3. Pressure cooker vs. stovetop

These days I cook congee dishes mostly in my Instant Pot. There are three major benefits with this type of pressure cooker:

  1. It halves the cooking time.
  2. It’s low maintenance. You can set the timer and forget about it.
  3. The congee will come out with a better texture. Due to the high pressure, you can get a starchier and creamier texture without soaking the rice.
  4. You can use frozen chicken without defrosting it.

Of course, you can still cook this dish without a pressure cooker. I’ve included both methods in the recipe below.

Homemade century egg congee with chicken cooking process

4. Minimal prep

The reason I love the chicken version is that it requires less prep time. Unlike the pork version, which requires you to cut and marinate the meat, the chicken version doesn’t require any of that prep work. I simply add the whole piece of chicken (both breasts and thighs work) into the pot with the rest of the ingredients, and everything will be cooked at the same time. I especially love the fact that I can use frozen chicken without defrosting it.

5. When to add the century eggs

Although you can add the century eggs at the early stage of cooking, I prefer to add them at the end. It preserves the egg texture better, especially when I use century eggs that have runny yolks. You can add the eggs in the last 10 to 15 minutes of cooking if you cook the dish on the stovetop, so the eggs will melt  into the congee a bit. In either case, it doesn’t really affect the taste of the congee.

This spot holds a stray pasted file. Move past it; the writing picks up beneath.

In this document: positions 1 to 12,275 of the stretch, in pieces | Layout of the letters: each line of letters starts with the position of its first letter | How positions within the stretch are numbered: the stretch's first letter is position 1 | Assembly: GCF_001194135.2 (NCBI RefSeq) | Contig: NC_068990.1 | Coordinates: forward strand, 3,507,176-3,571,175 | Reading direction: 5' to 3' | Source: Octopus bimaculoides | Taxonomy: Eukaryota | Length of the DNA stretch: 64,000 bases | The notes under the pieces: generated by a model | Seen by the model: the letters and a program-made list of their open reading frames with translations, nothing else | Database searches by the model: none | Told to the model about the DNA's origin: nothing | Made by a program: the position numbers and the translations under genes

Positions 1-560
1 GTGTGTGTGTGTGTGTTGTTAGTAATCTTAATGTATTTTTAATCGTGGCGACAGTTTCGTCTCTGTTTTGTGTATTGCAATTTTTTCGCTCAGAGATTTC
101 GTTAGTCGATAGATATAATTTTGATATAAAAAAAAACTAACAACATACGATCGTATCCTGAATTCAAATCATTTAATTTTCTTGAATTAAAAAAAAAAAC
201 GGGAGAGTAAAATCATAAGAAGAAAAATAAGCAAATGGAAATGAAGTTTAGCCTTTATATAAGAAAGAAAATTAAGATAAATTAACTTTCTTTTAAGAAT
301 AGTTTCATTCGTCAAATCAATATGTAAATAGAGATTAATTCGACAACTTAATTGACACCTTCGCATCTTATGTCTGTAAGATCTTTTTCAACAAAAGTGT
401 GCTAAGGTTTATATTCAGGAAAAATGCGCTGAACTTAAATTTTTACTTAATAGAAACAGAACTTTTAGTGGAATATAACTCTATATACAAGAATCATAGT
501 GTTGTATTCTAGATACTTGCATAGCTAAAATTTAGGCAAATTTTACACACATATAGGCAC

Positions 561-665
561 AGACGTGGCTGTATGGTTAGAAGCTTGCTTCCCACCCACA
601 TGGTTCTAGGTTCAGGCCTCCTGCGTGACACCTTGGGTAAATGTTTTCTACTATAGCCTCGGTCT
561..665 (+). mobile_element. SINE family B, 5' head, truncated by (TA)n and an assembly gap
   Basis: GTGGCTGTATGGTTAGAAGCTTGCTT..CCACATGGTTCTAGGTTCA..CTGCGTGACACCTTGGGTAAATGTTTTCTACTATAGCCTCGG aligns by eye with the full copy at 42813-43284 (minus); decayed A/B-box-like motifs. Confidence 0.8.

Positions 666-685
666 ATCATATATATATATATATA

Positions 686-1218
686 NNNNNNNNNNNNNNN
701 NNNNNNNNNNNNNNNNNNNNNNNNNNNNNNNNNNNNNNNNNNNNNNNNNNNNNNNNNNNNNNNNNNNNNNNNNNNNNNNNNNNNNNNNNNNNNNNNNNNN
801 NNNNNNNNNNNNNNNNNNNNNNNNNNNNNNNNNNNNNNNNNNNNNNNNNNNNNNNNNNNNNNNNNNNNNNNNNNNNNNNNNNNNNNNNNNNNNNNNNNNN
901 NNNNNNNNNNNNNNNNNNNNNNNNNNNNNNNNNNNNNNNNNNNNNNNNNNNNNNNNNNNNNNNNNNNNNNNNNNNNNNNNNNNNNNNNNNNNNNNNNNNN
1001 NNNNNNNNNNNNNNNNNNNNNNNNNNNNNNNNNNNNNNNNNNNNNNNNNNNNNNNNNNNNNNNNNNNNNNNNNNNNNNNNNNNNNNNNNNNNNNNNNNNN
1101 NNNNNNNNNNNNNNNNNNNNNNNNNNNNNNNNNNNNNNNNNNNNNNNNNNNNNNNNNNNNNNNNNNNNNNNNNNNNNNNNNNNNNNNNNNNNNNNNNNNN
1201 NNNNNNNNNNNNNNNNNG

6. Toppings

Some street vendors use chopped cilantro on the congee. But personally I like to add thin sliced green onion.

One thing I miss most from the Chinese version is that they use salty crispy fried chips (made from wheat flour) on top of the congee. It adds such a great texture. I’ve never seen them in our local Asian market so I used some fried shallots instead. You can totally skip this step or use some toasted sesame seeds, as well. But a drizzle of toasted sesame oil is always a must!

That’s it! I hope you enjoy the dish.

Homemade century egg congee with chicken close-up

More traditional Chinese comfort food

If you give this recipe a try, let us know! Leave a comment, rate it (once you’ve tried it), and take a picture and tag it @omnivorescookbook on Instagram! I’d love to see what you come up with.